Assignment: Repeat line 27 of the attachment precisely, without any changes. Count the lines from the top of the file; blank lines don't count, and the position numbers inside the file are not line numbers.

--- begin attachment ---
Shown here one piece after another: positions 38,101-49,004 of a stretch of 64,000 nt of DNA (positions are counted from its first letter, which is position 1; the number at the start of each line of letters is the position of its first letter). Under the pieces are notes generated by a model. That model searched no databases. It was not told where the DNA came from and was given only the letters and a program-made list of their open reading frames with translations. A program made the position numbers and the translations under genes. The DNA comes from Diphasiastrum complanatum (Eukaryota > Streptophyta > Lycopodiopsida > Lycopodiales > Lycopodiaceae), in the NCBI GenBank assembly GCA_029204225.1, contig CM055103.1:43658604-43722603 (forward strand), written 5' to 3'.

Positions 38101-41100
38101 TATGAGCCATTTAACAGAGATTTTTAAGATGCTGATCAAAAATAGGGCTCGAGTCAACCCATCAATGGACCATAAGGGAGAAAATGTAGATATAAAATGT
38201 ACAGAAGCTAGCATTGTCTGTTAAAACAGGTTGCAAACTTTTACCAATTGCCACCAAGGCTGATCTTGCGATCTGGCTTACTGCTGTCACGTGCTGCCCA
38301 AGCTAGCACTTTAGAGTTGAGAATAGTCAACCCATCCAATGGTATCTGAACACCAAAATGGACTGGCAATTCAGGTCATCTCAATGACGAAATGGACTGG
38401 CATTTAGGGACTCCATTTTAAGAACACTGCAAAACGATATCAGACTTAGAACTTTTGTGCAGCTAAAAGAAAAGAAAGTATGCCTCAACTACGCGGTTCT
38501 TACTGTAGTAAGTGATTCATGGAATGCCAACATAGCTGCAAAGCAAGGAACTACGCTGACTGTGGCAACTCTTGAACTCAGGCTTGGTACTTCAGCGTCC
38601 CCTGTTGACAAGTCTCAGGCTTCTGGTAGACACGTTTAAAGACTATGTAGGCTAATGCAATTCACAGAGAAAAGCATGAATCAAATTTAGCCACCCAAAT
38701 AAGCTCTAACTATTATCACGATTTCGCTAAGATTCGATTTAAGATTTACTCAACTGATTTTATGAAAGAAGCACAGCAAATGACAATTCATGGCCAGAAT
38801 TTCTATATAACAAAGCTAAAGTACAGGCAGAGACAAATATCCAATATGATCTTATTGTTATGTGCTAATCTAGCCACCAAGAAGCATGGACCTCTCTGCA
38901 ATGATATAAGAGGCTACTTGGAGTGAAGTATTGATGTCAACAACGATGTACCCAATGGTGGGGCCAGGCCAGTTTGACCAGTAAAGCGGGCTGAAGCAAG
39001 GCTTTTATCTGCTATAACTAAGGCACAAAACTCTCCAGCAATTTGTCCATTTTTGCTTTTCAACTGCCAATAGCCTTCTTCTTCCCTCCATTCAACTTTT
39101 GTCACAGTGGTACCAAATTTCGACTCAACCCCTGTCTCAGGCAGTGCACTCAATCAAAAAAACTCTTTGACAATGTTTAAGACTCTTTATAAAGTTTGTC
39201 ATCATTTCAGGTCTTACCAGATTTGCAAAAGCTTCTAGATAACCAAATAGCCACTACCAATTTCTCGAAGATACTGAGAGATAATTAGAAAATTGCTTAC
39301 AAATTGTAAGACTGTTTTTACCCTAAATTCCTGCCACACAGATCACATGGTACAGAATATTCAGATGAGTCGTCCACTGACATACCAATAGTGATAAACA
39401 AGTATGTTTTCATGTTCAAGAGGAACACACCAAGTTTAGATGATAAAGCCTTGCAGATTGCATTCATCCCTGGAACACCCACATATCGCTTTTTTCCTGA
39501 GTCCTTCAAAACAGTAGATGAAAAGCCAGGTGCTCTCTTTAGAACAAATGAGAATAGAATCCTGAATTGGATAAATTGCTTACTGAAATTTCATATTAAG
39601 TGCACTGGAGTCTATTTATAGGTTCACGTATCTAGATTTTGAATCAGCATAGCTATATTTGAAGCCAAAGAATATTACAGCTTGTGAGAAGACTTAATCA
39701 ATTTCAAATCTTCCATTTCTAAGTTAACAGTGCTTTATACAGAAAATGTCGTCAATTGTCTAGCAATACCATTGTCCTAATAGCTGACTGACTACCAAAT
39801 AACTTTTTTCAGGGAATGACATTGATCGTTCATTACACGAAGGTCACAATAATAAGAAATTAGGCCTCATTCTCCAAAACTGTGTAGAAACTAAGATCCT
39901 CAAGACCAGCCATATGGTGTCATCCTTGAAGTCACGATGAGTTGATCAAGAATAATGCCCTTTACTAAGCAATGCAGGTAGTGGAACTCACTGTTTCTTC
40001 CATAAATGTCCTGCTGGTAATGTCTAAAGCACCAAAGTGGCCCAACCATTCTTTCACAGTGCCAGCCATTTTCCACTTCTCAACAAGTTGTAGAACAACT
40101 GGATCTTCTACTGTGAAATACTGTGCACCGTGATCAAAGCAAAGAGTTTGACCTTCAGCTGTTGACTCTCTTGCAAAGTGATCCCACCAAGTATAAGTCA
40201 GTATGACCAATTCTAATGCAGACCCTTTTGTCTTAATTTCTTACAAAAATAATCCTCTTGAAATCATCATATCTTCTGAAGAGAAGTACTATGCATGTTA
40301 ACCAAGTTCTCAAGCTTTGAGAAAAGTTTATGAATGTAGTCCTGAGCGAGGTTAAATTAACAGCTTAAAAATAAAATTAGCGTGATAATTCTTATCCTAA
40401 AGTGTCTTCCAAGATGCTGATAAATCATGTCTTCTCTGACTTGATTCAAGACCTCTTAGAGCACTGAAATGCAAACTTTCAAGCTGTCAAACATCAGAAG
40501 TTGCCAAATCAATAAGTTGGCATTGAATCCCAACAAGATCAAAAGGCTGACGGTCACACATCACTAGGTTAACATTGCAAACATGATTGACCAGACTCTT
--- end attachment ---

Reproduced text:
40501 TTGCCAAATCAATAAGTTGGCATTGAATCCCAACAAGATCAAAAGGCTGACGGTCACACATCACTAGGTTAACATTGCAAACATGATTGACCAGACTCTT